Fast forward to 2009 and Simon was a member of a team led by IBM’s Dharmendra Modha that created the largest brain simulation to date on a supercomputer, with the number of neurons and synapses in the simulation exceeding those in a cat’s brain. The team, which also included Rajagopal Ananthanarayanan and Steven K. Esser, won a Gordon Bell Prize in a special category for “The Cat is Out of the Bag: Cortical Simulations with 109 Neurons, 1013 Synapses.” For the project, the IBM team members came up with the idea and Simon provided the link to the supercomputing resources. Although the team did not claim to have actually simulated a cat brain, the award generated a flurry of controversy.

But the goal of simulating brain activity is nothing new. For years, Simon said, scientists have wondered if super computers could be used to create super intelligence, which although it has occurred in a number of films, cannot be done in silico.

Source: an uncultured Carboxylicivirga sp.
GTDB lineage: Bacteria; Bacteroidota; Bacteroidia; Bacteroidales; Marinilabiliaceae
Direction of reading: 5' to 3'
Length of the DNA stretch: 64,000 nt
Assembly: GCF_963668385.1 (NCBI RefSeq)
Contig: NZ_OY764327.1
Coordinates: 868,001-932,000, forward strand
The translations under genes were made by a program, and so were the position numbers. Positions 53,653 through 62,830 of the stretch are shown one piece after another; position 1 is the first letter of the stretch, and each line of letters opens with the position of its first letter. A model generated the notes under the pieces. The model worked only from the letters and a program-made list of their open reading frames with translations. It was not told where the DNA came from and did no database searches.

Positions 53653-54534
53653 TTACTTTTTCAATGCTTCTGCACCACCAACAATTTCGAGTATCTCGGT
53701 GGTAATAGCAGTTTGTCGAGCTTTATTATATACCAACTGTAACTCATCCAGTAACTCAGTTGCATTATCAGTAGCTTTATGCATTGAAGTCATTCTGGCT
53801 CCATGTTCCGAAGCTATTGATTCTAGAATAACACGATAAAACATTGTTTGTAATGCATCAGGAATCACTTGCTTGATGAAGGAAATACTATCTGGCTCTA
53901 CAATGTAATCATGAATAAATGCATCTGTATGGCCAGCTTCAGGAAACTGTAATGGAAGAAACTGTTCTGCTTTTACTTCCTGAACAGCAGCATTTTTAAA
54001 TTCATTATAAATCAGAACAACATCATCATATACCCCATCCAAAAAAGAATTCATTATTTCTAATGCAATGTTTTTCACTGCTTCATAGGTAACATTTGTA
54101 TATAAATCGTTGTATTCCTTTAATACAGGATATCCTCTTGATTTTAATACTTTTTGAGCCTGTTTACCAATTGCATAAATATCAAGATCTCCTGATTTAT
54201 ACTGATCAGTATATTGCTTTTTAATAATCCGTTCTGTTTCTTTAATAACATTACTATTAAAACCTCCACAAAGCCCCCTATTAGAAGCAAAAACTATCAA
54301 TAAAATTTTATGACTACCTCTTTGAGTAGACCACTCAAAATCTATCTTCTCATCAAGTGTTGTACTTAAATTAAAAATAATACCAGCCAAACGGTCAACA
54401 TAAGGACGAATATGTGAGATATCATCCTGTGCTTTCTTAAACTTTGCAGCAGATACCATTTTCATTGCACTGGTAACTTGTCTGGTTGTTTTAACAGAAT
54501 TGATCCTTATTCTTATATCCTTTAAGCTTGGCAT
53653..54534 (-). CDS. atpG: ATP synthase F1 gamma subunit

“But it’s an interesting challenge and if we can understand how the brain computes, it could help us design more efficient computers,” Simon said. “After all, our brain only needs about 20 watts of power to easily outperform a supercomputer drawing 20 megawatts. If we could simulate a chip with brainlike characteristics, the results could help us build a better chip.”

The simulation of chips on HPC systems is interesting, but not mainstream, Simon said, which leads him to a parting anecdote.

“Steve Jobs wanted to design a one-piece plastic casing for the Apple 2 and used a Cray for the simulation of the injection mold flow process,” Simon said. “And when Seymour Cray was building the Cray 2, he used an Apple computer.”